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Reader question: Do I need an international permit to drive in Austria?

If you're visiting Austria and plan to drive during your trip - or if you recently moved to the country, will an international driving permit be necessary? Here's a look at the rules.

Reader question: Do I need an international permit to drive in Austria?
(Photo: Alex Jumper / Unsplash)

Even though Austria has excellent public transport and train connections throughout, it is also an excellent country for a road trip. In fact, some of its Alpine highways offer stunning views for motorists, and driving to smaller towns is sometimes much easier than taking a train. 

But if you are driving in Austria, as a tourist or a resident, you will need proper documentation. The exact documents needed will depend on where your driver’s licence was issued.

Driving with an EU/EEA licence

The most simple case is if you hold an EU/EEA driver’s licence. With one, you are allowed to drive in Austria without needing any further documentation. Even if you permanently reside in Austria, you won’t need to get a local licence (though you can easily swap if you want).

READ ALSO: How to exchange your foreign driving licence for an Austrian one

Driving with a third-country licence

Here is where things get a bit tricky. If you are driving with a licence issued outside of the EU/EEA, you will likely need to also carry an international driver’s licence or an official translation to German obtained with one of the Austrian automobile clubs ÖAMTC or ARBÖ.

If your national driving licence is in German or divided into classes A to E, you may make use of your foreign driving licence within Austria without the need for a translation. A UK driving licence is not in German but is divided into A to E categories and may be used in Austria without the need for an international driving permit. However, a US licence has different categories and may not be used.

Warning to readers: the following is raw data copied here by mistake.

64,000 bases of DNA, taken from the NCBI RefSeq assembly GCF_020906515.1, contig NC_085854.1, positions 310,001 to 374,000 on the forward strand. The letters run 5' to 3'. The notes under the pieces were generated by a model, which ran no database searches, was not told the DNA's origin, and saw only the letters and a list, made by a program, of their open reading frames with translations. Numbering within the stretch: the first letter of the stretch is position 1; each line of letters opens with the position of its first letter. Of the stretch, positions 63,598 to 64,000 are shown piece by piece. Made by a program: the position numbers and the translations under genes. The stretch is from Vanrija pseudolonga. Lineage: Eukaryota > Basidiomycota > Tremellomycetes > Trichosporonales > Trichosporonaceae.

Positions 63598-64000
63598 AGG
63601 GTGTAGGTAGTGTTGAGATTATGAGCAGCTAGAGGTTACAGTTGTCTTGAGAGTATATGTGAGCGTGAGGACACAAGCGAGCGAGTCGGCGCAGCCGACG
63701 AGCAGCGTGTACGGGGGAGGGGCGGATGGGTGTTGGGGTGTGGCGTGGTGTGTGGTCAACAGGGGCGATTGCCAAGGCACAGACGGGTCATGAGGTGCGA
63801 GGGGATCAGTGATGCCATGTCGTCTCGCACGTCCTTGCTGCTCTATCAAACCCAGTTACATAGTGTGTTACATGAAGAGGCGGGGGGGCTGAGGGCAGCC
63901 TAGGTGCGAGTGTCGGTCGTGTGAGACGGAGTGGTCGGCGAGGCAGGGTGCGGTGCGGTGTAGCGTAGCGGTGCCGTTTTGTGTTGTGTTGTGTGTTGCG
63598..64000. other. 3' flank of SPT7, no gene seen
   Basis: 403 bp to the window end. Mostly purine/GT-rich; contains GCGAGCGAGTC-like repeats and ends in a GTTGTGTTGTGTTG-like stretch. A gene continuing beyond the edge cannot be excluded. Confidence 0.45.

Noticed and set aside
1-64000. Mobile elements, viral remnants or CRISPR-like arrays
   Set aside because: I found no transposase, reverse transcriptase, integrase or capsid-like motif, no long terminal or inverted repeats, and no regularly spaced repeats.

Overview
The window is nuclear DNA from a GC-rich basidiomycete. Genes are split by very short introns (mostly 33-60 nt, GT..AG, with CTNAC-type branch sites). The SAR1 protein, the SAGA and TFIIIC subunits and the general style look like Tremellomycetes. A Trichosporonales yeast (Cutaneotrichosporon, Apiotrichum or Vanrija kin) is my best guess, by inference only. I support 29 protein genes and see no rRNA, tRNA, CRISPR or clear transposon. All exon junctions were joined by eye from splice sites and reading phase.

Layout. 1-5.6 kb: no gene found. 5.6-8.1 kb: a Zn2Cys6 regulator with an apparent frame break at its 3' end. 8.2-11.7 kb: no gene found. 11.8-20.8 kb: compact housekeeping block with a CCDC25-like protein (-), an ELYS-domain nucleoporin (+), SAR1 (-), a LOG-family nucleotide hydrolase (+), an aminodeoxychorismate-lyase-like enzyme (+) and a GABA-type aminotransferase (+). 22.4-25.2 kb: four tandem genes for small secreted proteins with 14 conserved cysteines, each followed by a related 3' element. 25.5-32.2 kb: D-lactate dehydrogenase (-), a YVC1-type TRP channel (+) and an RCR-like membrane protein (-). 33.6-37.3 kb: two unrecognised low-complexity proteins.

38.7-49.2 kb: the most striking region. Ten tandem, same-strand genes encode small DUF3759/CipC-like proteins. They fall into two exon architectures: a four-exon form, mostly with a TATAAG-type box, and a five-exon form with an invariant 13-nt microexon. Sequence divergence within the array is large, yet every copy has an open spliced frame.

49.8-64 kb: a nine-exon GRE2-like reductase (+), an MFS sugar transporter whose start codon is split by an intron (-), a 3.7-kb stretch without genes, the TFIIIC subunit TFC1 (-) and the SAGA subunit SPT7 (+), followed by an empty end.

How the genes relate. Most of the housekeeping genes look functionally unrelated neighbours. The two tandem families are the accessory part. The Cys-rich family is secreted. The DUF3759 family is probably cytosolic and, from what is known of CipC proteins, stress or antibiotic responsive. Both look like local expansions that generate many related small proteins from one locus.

If your licence is neither in German nor divided into classes A to E it is only valid in combination with an International Driving Permit (IDP) from your home country or a translation which explains the extent of your licence.

It’s worth noting that both an IDP and a translation are not valid on their own, so you need to carry your driver’s licence with you as well.

READ ALSO: Everything you need to know about driving on the autobahn in Austria

If you become a resident of Austria, your non-EEA driving licence is valid for six months from the date on which you become a resident if you are 18 or over. After that, you may not make use o your licence anymore – regardless of if you have an international permit or not. 

Some driving licences are not recognised in Austria and cannot be used for driving within Austria – you also won’t be able to hire a car with such a licence. These are licences from Afghanistan, Bolivia, Burundi, Cameroon, China, Costa Rica, El Salvador, Indonesia, Kosovo, Libya, Nepal, Nicaragua, Solomon Islands, Somalia, Sudan, Tanzania, Tonga, and Yemen, according to ÖAMTC.

Is it really necessary to obtain an International Driving Permit (IDP)?

There is some information out there that suggests that travellers do not need to obtain an IDP at all when travelling to Austria with some people claiming to have driven on Austrian roads numerous times without being asked to show one.